National Catholic Reporter

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Pope: abuse scandal must inspire purification, justice

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VATICAN CITY -- The scandal of clerical abuse of minors must inspire bishops and priests to rediscover the need for penitence, purification, forgiveness and justice, Pope Benedict XVI told Italian bishops.

The church's desire to engage in a new evangelization of the world "does not hide the wounds scarring the church community, (wounds) caused by the weakness and sin of some of its members," he said in an audience with members of the Italian bishops' conference May 27.

While the pope did not specifically mention the crisis of sex abuse in the church, he briefly referred to it in his 20-minute speech to the bishops, who were holding their general assembly in the Vatican synod hall May 24-28.

The pope said the Year for Priests, which closes with a Mass June 11, has served as a reminder for the need for deep spiritual renewal within the priesthood.

The "humble and painful admission" of the sins of some of the church's members should not obscure the good and saintliness of so many others, including lay faithful and priests, he said.

"That which is cause for scandal must translate for us into a reminder of the 'profound need to relearn penance, to accept purification, to learn on the one hand forgiveness but also the necessity of justice,'" he said, repeating remarks he made to journalists aboard the papal plane to Portugal May 11 in reference to the clerical sex abuse scandal.

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As bishops' conferences across Europe are coming to grips with the sex abuse crisis, the Italian bishops' conference revealed for the first time that about 100 cases of alleged abuse had been handled by Italian church courts in the past decade.

"In general and factual terms, there are about 100 cases relative to canonical procedures carried out during the last 10 years," said Bishop Mariano Crociata, general secretary of the Italian bishops.

Responding to journalists' questions May 25, Bishop Crociata did not respond to queries about the number of cases that ended in a guilty verdict or how many were turned over to the police.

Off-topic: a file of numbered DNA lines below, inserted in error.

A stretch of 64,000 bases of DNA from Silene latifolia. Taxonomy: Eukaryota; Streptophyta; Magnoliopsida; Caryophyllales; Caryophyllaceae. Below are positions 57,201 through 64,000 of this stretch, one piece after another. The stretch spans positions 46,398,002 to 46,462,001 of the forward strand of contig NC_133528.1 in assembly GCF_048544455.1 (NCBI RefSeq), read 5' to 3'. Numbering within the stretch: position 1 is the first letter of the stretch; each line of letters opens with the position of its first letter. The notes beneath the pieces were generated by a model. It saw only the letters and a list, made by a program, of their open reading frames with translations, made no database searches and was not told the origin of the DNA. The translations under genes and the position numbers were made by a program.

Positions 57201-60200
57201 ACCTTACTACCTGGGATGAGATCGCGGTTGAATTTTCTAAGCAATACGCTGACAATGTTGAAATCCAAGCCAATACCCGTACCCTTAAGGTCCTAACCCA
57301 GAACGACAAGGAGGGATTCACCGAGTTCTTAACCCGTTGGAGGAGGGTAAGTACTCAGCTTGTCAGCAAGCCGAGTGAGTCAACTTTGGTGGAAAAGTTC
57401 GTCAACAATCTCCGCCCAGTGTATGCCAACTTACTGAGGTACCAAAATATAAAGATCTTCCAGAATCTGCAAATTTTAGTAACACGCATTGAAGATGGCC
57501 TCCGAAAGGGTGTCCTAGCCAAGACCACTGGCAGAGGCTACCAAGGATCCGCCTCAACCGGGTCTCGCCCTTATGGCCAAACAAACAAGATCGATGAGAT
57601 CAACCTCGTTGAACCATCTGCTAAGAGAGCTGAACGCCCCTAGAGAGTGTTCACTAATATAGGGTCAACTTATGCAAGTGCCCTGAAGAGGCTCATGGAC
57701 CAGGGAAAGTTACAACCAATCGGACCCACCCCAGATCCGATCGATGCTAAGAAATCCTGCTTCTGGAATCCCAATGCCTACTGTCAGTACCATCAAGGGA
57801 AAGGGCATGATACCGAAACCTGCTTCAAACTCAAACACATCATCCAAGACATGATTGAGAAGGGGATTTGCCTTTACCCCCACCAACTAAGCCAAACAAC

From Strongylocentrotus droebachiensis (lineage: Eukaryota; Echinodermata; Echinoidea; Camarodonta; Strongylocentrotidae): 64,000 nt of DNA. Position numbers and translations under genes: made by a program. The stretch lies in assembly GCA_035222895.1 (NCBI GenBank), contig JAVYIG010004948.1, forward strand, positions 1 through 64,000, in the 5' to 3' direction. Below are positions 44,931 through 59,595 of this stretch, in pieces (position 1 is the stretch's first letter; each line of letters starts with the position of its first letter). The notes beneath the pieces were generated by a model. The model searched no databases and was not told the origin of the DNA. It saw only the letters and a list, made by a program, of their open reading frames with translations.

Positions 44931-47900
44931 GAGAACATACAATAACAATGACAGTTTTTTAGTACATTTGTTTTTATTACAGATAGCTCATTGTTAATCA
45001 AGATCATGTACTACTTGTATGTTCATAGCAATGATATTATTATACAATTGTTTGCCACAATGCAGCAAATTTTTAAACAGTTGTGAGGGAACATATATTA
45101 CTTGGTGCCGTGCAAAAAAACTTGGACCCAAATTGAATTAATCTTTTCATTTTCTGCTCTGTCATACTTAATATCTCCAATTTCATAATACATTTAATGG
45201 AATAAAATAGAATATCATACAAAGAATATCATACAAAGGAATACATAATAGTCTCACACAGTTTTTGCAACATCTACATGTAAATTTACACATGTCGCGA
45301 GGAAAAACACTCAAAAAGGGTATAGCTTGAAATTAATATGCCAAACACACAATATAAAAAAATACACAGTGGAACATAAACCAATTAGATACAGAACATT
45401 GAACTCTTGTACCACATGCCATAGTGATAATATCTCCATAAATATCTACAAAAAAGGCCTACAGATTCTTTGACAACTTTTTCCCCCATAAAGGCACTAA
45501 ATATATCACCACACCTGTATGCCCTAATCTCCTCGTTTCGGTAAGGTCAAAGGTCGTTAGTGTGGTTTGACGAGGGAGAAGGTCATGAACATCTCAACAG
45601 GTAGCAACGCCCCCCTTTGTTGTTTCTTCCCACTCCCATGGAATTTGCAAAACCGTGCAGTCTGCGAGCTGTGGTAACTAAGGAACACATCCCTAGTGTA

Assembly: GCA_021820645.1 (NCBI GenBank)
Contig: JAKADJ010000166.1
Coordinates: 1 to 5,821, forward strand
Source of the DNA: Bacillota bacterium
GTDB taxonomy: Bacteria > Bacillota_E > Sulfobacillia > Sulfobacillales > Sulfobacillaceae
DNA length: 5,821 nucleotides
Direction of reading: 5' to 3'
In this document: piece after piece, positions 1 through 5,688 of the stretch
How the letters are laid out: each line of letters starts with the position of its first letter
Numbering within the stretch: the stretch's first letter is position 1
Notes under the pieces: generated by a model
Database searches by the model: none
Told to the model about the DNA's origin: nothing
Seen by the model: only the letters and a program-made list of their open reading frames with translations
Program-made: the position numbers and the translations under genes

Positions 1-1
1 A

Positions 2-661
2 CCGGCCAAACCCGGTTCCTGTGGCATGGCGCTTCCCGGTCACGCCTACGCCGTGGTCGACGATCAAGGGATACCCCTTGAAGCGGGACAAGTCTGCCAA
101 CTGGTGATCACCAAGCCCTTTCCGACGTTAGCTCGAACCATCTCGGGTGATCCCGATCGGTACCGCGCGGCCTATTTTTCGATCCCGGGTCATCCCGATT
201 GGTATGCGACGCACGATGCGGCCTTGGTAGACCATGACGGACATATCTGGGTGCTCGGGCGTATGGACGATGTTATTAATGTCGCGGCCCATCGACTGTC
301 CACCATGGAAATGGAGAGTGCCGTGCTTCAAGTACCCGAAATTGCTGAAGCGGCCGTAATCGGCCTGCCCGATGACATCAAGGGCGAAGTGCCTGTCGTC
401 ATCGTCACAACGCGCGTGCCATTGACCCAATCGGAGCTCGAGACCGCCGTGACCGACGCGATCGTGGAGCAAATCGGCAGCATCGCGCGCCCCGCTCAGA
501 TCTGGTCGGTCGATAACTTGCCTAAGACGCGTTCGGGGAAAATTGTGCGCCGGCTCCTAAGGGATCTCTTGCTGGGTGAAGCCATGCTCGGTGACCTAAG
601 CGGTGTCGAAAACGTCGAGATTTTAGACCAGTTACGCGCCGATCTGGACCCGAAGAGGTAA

In his opening remarks to the general assembly, Cardinal Angelo Bagnasco of Genoa, president of the Italian bishops' conference, said that "a person who abuses minors needs to be concurrently brought to justice and receive treatment and mercy."

"Healing cannot replace punishment, let alone remit the sin," he said.

Cardinal Bagnasco said the church has never sought to underestimate the severity of the sex abuse crisis and called on families "to recognize that we, the church, will do everything to always, and increasingly, merit their trust."

The bishops' meeting came just as three priests were facing accusations by civil authorities for the sexual abuse of minors. A 73-year-old priest of the Diocese of Lodi was arrested May 25 on charges of sex with a minor, and a priest in Savona went on trial May 24 for allegedly sexually violating a young girl.

In late May at the trial of a Rome priest accused of sexual violence against seven boys, the current bishop of Porto-Santa Rufina, who was the accused priest's pastor, said that although he received complaints about the priest, he did not tell the Vatican because he did not think there was sufficient proof. He said he did not tell Italian police because he was not sure about the procedures to follow. It was another parish priest who reported the alleged offender to Italian authorities.

The promoter of justice in the Congregation for the Doctrine of the Faith, Msgr. Charles Scicluna, said in mid-March that in Italy, "the phenomenon (of priestly sexual abuse of minors) does not seem to have dramatic proportions, although what worries me is a certain culture of silence, which I feel is still too widespread in the country."

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